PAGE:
«Alas! Do you think, that the Great Powers will fight each other because of this local question?» This was the reply the Undersecretary of State of the German Foreign ministry, Arthur Zimmermann, gave the Swiss envoy Alfred de Claparède on July 20, 1914 to the question of an eventual outbreak of the war (DDS, vol. 6, doc. 3, dodis.ch/43278, original in German). Only eight days later, Austria-Hungary declared war on Serbia. In a chain reaction the conflict expanded within a couple of days over all Europe. The assassination in Sarajevo of the heir to the Austrian-Hungarian throne, Franz-Ferdinand, had provoked the outbreak of World War I.
The centenary of the outbreak of the war
Until now, the first series of the «Diplomatic Documents of Switzerland» covering the years from 1848 to 1945 has only been available as printed volumes and in retro-digitalised form. From now on, the transcribed and annotated documents from the older DDS volumes are being systematically integrated into the Database Dodis. On the occasion of the centenary of the outbreak of World War I volume 6 covering the time from June 28, 1914 until November 11, 1918 has been tagged by themes, people and geographical names and made available on dodis.ch/1914-1918. The documents originating from the Swiss Government (Federal Council), the military, the administration and the legations, but also from private sources are accessible online as pdf and provide insights into Switzerland’s external relations during World War I. The vast range of topics covered by the 470 documents is summarised in the following outline.
In order to secure the boarders the Federal Council ordered the mobilisation of the armed forces already on July 31, 1914 (doc. 11, dodis.ch/43286). Interestingly, the military command regarded the Italian irredentism as the greatest danger to Switzerland’s territorial integrity during the first year of the war (doc. 30, dodis.ch/43305). When Italy entered the war in May 1915 the general chief of staff Theophil Sprecher von Bernegg considered the situation to be more dangerous than in August 1914 (doc. 121, dodis.ch/43396). The clearer the stalemate on the Western front, the more acute became the fear that the warring parties would seek a decisive victory by going through Switzerland (doc. 168, dodis.ch/43443; doc. 169, dodis.ch/43444 and doc. 252, dodis.ch/43527).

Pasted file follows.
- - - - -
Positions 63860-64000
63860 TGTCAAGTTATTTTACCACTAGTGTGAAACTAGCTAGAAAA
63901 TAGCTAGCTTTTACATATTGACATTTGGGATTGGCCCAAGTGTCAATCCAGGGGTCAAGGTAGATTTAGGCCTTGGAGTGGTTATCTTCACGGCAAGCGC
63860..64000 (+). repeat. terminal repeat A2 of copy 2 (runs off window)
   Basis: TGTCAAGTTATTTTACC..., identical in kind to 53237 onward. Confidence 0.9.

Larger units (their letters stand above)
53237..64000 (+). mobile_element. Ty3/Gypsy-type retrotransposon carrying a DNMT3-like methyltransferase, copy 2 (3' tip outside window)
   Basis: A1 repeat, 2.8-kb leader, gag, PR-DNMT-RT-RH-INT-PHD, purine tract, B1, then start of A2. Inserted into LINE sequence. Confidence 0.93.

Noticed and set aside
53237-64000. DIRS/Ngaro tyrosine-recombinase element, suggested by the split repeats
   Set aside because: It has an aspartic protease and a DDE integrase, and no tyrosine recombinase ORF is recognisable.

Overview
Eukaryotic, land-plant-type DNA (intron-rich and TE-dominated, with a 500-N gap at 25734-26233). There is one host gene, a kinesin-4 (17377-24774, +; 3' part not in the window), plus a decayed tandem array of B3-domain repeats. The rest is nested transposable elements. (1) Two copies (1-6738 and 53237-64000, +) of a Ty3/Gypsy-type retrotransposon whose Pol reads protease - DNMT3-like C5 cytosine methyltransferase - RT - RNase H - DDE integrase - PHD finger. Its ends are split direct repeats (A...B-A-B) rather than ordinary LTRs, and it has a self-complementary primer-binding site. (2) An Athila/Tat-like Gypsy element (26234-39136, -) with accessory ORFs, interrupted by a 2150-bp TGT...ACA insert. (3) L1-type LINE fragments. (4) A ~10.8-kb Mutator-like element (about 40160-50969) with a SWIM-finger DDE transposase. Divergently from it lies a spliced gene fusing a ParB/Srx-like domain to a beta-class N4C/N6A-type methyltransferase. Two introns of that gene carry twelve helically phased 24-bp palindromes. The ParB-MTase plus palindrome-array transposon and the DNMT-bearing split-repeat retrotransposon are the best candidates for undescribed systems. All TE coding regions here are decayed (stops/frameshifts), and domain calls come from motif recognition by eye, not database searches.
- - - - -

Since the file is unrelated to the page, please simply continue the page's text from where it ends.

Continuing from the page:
«Our stocks of food stuffs are almost exhausted...»
Soon, the geographic position of Switzerland was noticeable economically. Questions of commerce and supply were to be of the highest priority for the four years to come. The British trade embargo (doc. 59, dodis.ch/43334 and doc. 62, dodis.ch/43337) and later the total German submarine warfare caused a shortage in supplies in Switzerland (doc. 270, dodis.ch/43545). «Our stocks of food stuffs are almost exhausted» wrote William Rappart, Professor at Geneva University, to his friend, an US diplomat: «Our daily rations are far below those of the belligerent countries» (doc. 379, dodis.ch/43654).
The policy of neutrality on parole
Several factors repeatedly forced the Federal Council to defend Swiss neutrality abroad. Incidents, such as the affair of the colonels (doc. 166, dodis.ch/43441) or the Hoffmann-Grimm-Affair (doc. 326, dodis.ch/43601), caused resentments by the belligerent governments. Concerns about their adversaries’ plans (to march through Switzerland) provoked the Entente-powers to formulate some reservations about the recognition of Switzerland’s neutrality – against which the Federal Council protested explicitly (doc. 364, dodis.ch/43638; doc. 365, dodis.ch/43535 and doc. 367, dodis.ch/43642).
A spectre is haunting...
The last year of the war passed under the impression of the October Revolution in Russia (doc. 355, dodis.ch/43630) and the intensified social conflicts in Switzerland. Reports on the Bolshevik’s atrocities (doc. 456, dodis.ch/43731) in combination with the agitative activities of a Soviet mission in Bern (doc. 462, dodis.ch/43737) increased the fears of the administration – not only in Switzerland. The Entente-powers informed the Swiss envoy in Rome, Georges Wagnière, that they were ready to intervene in Switzerland’s internal matters in case of revolutionary troubles (doc. 464, dodis.ch/43739). When the countrywide general strike broke out on November 11, 1918, the Federal Council felt compelled to pre-emptively protest against any interference (doc. 470, dodis.ch/43745).
Hub for humanitarian activities
Time and again Switzerland distinguished itself in the humanitarian field. In 1914 the repatriation of interned civilians from enemy countries to their home countries was organised with the aid of Switzerland (doc. 51, dodis.ch/43326). Moreover, the Federal Council mediated the exchange of severely wounded prisoners of war between France and Germany (doc. 82, dodis.ch/43357 and doc. 86, dodis.ch/43361). From 1916 onwards, sick an less severely wounded prisoners of war were interned on Swiss soil to recuperate (doc. 120, dodis.ch/43395 and doc. 209, dodis.ch/43484). Additionally, the Swiss government discussed in great detail the question of the Society of Nations as the future organisation for peace-keeping amongst the states (doc. 432, dodis.ch/43707).